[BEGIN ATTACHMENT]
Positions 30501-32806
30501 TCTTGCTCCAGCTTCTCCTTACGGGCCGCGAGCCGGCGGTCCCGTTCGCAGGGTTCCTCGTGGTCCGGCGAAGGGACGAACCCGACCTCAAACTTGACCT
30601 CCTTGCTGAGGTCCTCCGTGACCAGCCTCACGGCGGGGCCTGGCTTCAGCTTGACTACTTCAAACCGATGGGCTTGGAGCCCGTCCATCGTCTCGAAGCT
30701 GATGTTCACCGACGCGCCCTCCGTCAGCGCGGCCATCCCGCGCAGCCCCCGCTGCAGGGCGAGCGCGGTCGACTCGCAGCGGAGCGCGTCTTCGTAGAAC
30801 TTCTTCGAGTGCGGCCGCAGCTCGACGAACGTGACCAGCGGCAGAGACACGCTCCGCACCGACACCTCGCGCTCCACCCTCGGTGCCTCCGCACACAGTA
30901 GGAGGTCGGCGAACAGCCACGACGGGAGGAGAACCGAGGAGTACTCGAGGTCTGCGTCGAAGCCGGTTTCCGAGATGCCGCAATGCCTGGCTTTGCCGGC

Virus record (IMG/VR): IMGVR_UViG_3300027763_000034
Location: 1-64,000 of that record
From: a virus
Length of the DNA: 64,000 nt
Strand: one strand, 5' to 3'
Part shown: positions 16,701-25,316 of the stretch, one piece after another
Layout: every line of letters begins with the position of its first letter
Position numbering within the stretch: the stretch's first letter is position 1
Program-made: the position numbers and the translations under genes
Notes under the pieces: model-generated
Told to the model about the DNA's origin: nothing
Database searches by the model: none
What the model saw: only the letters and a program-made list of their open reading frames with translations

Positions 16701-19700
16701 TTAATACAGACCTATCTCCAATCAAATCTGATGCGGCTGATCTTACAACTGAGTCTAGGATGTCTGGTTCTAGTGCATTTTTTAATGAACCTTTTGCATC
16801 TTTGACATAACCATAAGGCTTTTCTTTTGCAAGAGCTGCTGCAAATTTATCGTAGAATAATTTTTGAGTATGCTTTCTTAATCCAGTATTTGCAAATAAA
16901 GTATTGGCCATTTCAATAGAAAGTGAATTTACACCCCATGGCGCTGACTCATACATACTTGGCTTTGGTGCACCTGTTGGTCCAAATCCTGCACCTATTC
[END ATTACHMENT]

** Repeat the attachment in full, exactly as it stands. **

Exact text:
Positions 30501-32806
30501 TCTTGCTCCAGCTTCTCCTTACGGGCCGCGAGCCGGCGGTCCCGTTCGCAGGGTTCCTCGTGGTCCGGCGAAGGGACGAACCCGACCTCAAACTTGACCT
30601 CCTTGCTGAGGTCCTCCGTGACCAGCCTCACGGCGGGGCCTGGCTTCAGCTTGACTACTTCAAACCGATGGGCTTGGAGCCCGTCCATCGTCTCGAAGCT
30701 GATGTTCACCGACGCGCCCTCCGTCAGCGCGGCCATCCCGCGCAGCCCCCGCTGCAGGGCGAGCGCGGTCGACTCGCAGCGGAGCGCGTCTTCGTAGAAC
30801 TTCTTCGAGTGCGGCCGCAGCTCGACGAACGTGACCAGCGGCAGAGACACGCTCCGCACCGACACCTCGCGCTCCACCCTCGGTGCCTCCGCACACAGTA
30901 GGAGGTCGGCGAACAGCCACGACGGGAGGAGAACCGAGGAGTACTCGAGGTCTGCGTCGAAGCCGGTTTCCGAGATGCCGCAATGCCTGGCTTTGCCGGC

Virus record (IMG/VR): IMGVR_UViG_3300027763_000034
Location: 1-64,000 of that record
From: a virus
Length of the DNA: 64,000 nt
Strand: one strand, 5' to 3'
Part shown: positions 16,701-25,316 of the stretch, one piece after another
Layout: every line of letters begins with the position of its first letter
Position numbering within the stretch: the stretch's first letter is position 1
Program-made: the position numbers and the translations under genes
Notes under the pieces: model-generated
Told to the model about the DNA's origin: nothing
Database searches by the model: none
What the model saw: only the letters and a program-made list of their open reading frames with translations

Positions 16701-19700
16701 TTAATACAGACCTATCTCCAATCAAATCTGATGCGGCTGATCTTACAACTGAGTCTAGGATGTCTGGTTCTAGTGCATTTTTTAATGAACCTTTTGCATC
16801 TTTGACATAACCATAAGGCTTTTCTTTTGCAAGAGCTGCTGCAAATTTATCGTAGAATAATTTTTGAGTATGCTTTCTTAATCCAGTATTTGCAAATAAA
16901 GTATTGGCCATTTCAATAGAAAGTGAATTTACACCCCATGGCGCTGACTCATACATACTTGGCTTTGGTGCACCTGTTGGTCCAAATCCTGCACCTATTC